Tuesday, July 22, 2014

Schedule shot through...

My wife and daughter have been traveling Europe these past weeks.  My schedule is shot.  They get back this weekend, so I hope things finally go back to normal.

Monday, July 14, 2014

The Tree That Made America

I read a few years ago that work was being done to bring back  the American Chestnut tree.  Here is an article discussing the use of genetic splicing to help it build resistance to the foreign fungus that virtually wiped it off the face of America.
In the first half of the 20th century, however, the American chestnut fell victim to a fungus unintentionally imported from China, and the tree that once dominated the forest canopy of the eastern U.S. all but disappeared. Now it is on the cusp of a comeback, a testament to America's scientific ingenuity.

For years, scientists have been trying to develop a strain of chestnut tree that was immune, using traditional hybridization methods to instill resistance from Chinese chestnut trees into the American variety. Now plant scientists have found another way to develop a chestnut tree that fights off the fungus. Borrowing a gene from wheat, they created a strain that produces a substance that neutralizes the fungus's lethal acid. What's more, this trait is passed along to seedlings. Versions with even greater resistance are in development.

Friday, July 11, 2014

California-based work wear manufacturer to relocate to DFW

Holy Cow.  The exodus keeps persisting.  Ironclad Performance Wear is moving to TX.
"Many of us have personal roots in Texas and recognize the significant growth opportunity Texas offers today," said President and CEO Jeff Cordes, in a written statement. "Positioning our corporate headquarters in Farmers Branch and the North Texas region provides greater access to our expanding customer base and quality of life for our team members."
There's that phrase you hear: quality of life.

Jobs leaving California, coming to Texas

Good article summarizing several companies that have either expanded into TX or pulled up stakes and moved there.
Chevron will move about 400 employees and create a total of 1,752 jobs in Houston and additional 400 in Midland and initiated plans in late 2012 to build a data center in San Antonio according to the report.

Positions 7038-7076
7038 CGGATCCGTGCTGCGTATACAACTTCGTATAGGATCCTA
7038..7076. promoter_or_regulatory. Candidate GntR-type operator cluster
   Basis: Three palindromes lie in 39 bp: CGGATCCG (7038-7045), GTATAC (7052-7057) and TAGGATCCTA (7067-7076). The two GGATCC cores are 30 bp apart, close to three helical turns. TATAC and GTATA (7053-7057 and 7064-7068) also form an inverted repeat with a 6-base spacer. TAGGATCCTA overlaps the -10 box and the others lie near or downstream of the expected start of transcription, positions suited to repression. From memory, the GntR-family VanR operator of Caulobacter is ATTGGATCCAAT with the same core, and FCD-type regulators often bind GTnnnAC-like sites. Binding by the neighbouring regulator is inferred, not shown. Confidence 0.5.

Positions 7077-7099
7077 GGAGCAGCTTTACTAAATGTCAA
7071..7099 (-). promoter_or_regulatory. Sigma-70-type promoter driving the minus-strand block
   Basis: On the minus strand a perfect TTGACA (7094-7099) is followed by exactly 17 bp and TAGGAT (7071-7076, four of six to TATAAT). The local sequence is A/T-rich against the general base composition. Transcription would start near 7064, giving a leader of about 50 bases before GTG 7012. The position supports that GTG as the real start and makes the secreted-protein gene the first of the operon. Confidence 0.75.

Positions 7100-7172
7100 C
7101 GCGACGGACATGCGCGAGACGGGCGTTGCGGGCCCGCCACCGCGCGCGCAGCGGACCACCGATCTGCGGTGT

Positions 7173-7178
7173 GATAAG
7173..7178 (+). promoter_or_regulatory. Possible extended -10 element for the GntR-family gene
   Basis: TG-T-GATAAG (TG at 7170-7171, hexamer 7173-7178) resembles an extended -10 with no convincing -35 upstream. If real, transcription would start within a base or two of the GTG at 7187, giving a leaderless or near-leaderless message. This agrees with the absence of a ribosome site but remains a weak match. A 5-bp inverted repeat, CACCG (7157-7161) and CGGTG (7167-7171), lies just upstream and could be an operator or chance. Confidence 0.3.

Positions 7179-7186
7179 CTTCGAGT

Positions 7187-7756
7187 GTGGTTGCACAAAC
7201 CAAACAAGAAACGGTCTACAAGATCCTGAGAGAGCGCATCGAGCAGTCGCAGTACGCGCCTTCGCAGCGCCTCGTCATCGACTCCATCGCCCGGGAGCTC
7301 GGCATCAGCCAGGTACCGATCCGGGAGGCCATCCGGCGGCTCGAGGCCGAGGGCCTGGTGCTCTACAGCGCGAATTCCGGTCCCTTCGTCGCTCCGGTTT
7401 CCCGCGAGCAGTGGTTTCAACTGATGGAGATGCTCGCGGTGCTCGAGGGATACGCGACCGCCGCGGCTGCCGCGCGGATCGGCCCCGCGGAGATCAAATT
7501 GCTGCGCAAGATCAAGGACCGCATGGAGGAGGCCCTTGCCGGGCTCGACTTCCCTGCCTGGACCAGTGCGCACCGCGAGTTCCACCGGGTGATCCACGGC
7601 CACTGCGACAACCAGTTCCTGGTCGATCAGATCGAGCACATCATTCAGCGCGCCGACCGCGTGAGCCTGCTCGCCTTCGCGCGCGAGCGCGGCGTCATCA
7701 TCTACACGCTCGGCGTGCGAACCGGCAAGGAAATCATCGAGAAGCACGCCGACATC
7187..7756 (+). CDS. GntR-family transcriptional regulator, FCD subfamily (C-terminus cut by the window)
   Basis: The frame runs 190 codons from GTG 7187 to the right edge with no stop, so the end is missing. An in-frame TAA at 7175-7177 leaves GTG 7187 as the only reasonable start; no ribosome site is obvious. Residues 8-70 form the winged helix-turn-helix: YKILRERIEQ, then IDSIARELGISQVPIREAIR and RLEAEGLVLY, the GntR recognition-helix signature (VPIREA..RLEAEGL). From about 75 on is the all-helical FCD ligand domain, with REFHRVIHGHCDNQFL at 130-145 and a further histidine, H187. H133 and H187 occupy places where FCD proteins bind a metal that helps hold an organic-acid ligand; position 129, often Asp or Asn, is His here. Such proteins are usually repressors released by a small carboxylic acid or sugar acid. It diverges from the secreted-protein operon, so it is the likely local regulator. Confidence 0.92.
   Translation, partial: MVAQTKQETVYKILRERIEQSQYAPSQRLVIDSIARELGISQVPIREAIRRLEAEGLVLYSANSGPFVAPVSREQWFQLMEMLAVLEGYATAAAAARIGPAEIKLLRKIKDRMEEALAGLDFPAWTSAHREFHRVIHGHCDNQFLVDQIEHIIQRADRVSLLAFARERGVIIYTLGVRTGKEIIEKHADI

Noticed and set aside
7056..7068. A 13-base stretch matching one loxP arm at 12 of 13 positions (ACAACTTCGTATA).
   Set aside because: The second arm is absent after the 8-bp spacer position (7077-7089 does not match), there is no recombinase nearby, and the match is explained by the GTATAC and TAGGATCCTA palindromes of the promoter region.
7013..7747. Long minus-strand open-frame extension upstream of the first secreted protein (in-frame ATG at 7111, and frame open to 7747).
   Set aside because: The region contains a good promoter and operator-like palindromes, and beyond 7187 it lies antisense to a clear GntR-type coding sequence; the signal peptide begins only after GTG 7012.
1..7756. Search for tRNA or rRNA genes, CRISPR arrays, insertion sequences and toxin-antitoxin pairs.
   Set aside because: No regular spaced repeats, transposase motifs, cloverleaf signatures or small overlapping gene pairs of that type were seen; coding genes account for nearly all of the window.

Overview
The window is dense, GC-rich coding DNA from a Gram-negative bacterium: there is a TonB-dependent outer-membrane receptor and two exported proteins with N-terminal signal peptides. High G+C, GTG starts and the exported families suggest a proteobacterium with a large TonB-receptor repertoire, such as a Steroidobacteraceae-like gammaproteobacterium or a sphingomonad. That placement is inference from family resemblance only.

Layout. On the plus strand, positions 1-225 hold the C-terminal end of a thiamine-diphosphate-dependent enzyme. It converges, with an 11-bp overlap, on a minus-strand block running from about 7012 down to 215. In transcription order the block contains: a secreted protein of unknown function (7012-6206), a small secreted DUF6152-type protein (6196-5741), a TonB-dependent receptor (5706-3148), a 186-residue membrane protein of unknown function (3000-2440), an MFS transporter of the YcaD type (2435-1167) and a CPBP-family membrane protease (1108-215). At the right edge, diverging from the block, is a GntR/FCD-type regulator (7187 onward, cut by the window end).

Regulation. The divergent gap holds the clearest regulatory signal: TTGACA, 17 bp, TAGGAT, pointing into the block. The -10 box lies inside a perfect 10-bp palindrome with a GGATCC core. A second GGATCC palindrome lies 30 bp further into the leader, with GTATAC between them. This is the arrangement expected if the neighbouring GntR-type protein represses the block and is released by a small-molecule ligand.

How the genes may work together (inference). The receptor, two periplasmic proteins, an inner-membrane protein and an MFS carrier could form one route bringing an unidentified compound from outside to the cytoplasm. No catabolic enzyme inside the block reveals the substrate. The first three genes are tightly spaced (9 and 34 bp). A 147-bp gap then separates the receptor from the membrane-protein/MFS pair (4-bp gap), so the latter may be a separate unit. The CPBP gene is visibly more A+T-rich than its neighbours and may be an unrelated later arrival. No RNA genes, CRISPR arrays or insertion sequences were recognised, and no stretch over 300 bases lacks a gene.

Also, just earlier this year, the noodle maker Maruchan an Irvine-based company, opened a new plant that created about 600 jobs in the Alamo City.

Other companies that are relocating, expanding to Texas include Apple, eBay, Dropbox, LegalZoom, Motorola, PennyMac and Visa. Most of the jobs in the report are heading to Austin, Houston, and the Dallas-Forth Worth metropolitan area.

Texas has to buy jobs while California creates wealth

A silly article that sneers at criticisms of high taxes and almost insurmountable regulations.  How stupid can you get?

Yeah, TX has the money to buy jobs.  Where the heck is CA's money?  They dont have any!  They're still digging themselves out of debt!

Is it possible to get any more small minded than that?
"In some business magazines, they rate Texas as a great state for business and in a ludicrous way they rate California at the bottom," Gallis said. "California has created more wealth in the hundreds of billions of dollars. How can the state that produced more wealth than any other state in the United States be called a bad state for business? Because they're looking at business taxes and regulatory environment. And they go, 'Texas has no taxes and it's got a low regulatory environment.'"
Yeah, like that's a bad thing.

Texas lures Active Network with $8.6M

The exodus continues.

Active Network’s move was widely expected. Private equity investor Vista Equity Partners, which manages $8 billion in assets, has a history of moving firms it acquires out of California.